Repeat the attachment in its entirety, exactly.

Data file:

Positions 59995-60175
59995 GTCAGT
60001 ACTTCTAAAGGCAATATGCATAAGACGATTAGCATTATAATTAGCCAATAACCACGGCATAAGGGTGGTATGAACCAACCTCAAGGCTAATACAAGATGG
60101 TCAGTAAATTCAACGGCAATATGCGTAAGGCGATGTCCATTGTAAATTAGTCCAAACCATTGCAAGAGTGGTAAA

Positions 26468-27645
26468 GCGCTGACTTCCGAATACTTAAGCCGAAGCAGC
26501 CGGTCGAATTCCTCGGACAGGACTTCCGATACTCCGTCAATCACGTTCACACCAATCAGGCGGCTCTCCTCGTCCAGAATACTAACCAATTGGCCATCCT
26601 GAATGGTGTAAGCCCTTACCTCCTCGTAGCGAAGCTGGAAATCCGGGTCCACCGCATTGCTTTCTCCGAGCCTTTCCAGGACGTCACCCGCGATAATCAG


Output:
Positions 59995-60175
59995 GTCAGT
60001 ACTTCTAAAGGCAATATGCATAAGACGATTAGCATTATAATTAGCCAATAACCACGGCATAAGGGTGGTATGAACCAACCTCAAGGCTAATACAAGATGG
60101 TCAGTAAATTCAACGGCAATATGCGTAAGGCGATGTCCATTGTAAATTAGTCCAAACCATTGCAAGAGTGGTAAA

Positions 26468-27645
26468 GCGCTGACTTCCGAATACTTAAGCCGAAGCAGC
26501 CGGTCGAATTCCTCGGACAGGACTTCCGATACTCCGTCAATCACGTTCACACCAATCAGGCGGCTCTCCTCGTCCAGAATACTAACCAATTGGCCATCCT
26601 GAATGGTGTAAGCCCTTACCTCCTCGTAGCGAAGCTGGAAATCCGGGTCCACCGCATTGCTTTCTCCGAGCCTTTCCAGGACGTCACCCGCGATAATCAG